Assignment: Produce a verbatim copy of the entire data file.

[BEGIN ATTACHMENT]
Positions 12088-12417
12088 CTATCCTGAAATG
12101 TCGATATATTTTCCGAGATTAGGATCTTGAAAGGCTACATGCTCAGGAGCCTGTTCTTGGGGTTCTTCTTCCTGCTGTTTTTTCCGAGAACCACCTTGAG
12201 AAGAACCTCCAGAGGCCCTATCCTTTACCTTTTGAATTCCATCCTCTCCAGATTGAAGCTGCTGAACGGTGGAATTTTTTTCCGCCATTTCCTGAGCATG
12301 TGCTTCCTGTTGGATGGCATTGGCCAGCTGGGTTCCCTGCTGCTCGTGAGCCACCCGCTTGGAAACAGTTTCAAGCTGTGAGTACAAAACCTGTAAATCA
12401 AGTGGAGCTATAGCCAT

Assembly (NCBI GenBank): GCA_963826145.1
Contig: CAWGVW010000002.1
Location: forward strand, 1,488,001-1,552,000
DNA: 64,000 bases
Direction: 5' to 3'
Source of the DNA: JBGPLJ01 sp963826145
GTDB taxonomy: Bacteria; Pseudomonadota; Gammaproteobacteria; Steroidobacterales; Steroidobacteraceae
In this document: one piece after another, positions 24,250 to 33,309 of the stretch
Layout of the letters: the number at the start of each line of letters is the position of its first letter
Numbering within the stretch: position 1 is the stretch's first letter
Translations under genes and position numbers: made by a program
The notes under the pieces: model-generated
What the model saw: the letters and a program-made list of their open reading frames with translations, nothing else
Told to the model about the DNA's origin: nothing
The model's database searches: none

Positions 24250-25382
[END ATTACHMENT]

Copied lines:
Positions 12088-12417
12088 CTATCCTGAAATG
12101 TCGATATATTTTCCGAGATTAGGATCTTGAAAGGCTACATGCTCAGGAGCCTGTTCTTGGGGTTCTTCTTCCTGCTGTTTTTTCCGAGAACCACCTTGAG
12201 AAGAACCTCCAGAGGCCCTATCCTTTACCTTTTGAATTCCATCCTCTCCAGATTGAAGCTGCTGAACGGTGGAATTTTTTTCCGCCATTTCCTGAGCATG
12301 TGCTTCCTGTTGGATGGCATTGGCCAGCTGGGTTCCCTGCTGCTCGTGAGCCACCCGCTTGGAAACAGTTTCAAGCTGTGAGTACAAAACCTGTAAATCA
12401 AGTGGAGCTATAGCCAT

Assembly (NCBI GenBank): GCA_963826145.1
Contig: CAWGVW010000002.1
Location: forward strand, 1,488,001-1,552,000
DNA: 64,000 bases
Direction: 5' to 3'
Source of the DNA: JBGPLJ01 sp963826145
GTDB taxonomy: Bacteria; Pseudomonadota; Gammaproteobacteria; Steroidobacterales; Steroidobacteraceae
In this document: one piece after another, positions 24,250 to 33,309 of the stretch
Layout of the letters: the number at the start of each line of letters is the position of its first letter
Numbering within the stretch: position 1 is the stretch's first letter
Translations under genes and position numbers: made by a program
The notes under the pieces: model-generated
What the model saw: the letters and a program-made list of their open reading frames with translations, nothing else
Told to the model about the DNA's origin: nothing
The model's database searches: none

Positions 24250-25382